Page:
Most stories in the press about driverless cars seem to focus on technology and safety. This story takes a more human view – how will drivers of conventional cars act towards self-driving cars? A recent study by London School of Economics and Goodyear suggests some drivers could be tempted to bully them!
With all the excitement about driverless car technology, is it possible we’re forgetting the human factor?
CTP green slips have been in the news because of proposed reforms by the NSW government. But what will happen to the idea of CTP when cars can drive themselves? The current NSW CTP scheme is partially fault based. If there is no driver in an accident with a driverless car, whose fault will it be?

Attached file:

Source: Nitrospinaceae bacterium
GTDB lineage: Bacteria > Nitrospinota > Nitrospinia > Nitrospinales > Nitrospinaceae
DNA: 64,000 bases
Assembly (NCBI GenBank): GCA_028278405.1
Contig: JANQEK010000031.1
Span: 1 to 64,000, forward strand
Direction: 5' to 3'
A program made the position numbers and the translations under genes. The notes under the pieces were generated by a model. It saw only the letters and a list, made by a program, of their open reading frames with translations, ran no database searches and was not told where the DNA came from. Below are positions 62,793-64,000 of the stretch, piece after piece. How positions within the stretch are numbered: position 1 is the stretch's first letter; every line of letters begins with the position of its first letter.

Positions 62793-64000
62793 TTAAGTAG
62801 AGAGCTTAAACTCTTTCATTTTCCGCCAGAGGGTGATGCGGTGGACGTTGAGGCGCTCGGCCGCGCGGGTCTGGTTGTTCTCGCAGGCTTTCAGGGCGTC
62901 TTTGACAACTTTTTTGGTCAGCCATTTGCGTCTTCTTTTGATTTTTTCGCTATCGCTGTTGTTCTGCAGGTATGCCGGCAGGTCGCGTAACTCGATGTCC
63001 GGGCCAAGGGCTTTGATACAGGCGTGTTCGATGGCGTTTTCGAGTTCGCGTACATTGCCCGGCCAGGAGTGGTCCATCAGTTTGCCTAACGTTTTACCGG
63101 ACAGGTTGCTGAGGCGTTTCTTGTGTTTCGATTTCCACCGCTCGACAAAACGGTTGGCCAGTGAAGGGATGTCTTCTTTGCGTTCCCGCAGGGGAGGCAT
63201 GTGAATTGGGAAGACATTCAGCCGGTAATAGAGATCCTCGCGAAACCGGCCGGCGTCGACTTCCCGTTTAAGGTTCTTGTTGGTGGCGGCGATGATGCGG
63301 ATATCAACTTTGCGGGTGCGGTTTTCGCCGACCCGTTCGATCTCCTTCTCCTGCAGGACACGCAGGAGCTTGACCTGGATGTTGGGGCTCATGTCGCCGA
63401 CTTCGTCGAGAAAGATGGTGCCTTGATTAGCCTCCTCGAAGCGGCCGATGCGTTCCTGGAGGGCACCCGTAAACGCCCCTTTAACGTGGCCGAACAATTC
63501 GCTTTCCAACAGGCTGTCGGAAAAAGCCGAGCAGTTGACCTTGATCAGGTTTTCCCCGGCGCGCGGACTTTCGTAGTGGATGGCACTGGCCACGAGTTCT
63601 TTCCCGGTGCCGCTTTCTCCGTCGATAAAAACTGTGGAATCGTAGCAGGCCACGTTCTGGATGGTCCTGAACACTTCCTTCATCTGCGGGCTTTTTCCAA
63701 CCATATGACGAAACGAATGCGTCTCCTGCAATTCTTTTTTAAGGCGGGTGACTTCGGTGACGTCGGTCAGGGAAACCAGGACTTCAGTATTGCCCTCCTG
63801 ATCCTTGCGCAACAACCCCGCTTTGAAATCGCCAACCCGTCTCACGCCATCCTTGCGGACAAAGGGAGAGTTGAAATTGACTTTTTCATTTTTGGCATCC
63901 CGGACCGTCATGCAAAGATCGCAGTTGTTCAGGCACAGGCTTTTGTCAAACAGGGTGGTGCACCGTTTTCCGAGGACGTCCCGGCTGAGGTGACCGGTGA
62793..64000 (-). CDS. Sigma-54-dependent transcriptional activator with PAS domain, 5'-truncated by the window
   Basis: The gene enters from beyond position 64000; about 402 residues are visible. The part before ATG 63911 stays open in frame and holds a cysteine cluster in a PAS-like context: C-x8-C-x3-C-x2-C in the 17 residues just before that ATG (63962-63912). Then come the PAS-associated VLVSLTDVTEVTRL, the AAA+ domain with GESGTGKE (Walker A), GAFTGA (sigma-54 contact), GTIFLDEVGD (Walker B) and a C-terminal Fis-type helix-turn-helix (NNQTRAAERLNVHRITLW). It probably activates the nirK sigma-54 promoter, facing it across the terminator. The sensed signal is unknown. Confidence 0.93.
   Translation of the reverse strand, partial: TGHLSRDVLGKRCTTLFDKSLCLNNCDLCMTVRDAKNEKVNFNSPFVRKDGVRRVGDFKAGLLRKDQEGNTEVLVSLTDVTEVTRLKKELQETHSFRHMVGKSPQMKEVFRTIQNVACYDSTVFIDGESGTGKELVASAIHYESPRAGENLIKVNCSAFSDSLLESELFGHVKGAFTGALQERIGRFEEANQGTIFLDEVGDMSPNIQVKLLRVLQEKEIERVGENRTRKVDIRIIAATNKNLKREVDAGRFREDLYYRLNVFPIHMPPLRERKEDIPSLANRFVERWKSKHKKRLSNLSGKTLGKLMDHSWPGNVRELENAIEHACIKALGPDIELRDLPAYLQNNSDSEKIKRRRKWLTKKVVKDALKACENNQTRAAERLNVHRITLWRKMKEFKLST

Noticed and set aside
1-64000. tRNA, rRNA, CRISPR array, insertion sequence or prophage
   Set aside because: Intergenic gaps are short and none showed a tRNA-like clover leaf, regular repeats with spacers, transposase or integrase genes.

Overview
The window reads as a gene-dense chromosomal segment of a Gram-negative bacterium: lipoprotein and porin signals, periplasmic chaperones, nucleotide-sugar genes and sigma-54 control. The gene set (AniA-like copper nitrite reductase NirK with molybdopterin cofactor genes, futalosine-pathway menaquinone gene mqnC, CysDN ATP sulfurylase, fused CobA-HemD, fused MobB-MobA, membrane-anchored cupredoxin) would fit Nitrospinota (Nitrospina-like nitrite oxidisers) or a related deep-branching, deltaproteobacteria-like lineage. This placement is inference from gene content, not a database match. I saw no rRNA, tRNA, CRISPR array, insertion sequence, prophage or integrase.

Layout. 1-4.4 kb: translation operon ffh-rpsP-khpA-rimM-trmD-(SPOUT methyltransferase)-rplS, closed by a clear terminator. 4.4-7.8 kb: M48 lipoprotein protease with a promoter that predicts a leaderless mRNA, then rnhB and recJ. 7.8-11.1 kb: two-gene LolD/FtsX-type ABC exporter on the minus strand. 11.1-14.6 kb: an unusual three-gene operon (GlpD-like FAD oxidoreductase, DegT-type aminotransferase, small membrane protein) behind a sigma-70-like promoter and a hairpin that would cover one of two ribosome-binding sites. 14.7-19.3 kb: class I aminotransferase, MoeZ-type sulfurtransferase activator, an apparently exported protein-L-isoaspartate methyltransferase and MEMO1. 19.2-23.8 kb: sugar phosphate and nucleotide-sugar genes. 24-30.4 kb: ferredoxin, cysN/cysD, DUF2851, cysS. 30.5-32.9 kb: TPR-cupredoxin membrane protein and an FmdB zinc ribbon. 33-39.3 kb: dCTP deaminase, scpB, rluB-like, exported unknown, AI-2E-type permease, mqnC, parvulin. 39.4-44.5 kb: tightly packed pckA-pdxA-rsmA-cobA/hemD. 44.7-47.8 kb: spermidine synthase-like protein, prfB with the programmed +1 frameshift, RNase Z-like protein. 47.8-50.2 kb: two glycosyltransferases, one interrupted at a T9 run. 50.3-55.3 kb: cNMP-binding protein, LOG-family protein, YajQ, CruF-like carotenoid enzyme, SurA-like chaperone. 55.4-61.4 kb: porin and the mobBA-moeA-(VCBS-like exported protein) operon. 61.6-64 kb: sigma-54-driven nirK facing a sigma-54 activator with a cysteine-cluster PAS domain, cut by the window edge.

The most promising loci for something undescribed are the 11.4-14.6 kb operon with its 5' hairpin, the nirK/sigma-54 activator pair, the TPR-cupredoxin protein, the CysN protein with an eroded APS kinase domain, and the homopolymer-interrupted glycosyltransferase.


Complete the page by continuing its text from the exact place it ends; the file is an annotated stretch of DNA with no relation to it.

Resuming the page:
Welcome back to our two-part series on driverless cars. In our last article, we outlined the current market and the technology behind these vehicles.
Now, let’s investigate how this all affects Australia.
It’s undeniable now: autonomous motor vehicles, also called driverless cars, are on the way and likely here to stay – at least for the foreseeable future. However, humans have been the pilots of our vehicles since their invention. Our old wooden carts were horse or ox-drawn, and our modern day sports cars and four-wheel drives still require our touch.
So the very fact that it’s now possible to have a vehicle on the road piloted entirely by a machine poses a number of very difficult questions. Is this safe? Do we even need driverless cars? How will our laws need to change in order to accommodate these developments?
In this two-part series, we will investigate these questions and more, giving you the information you need to formulate an educated opinion on this important subject.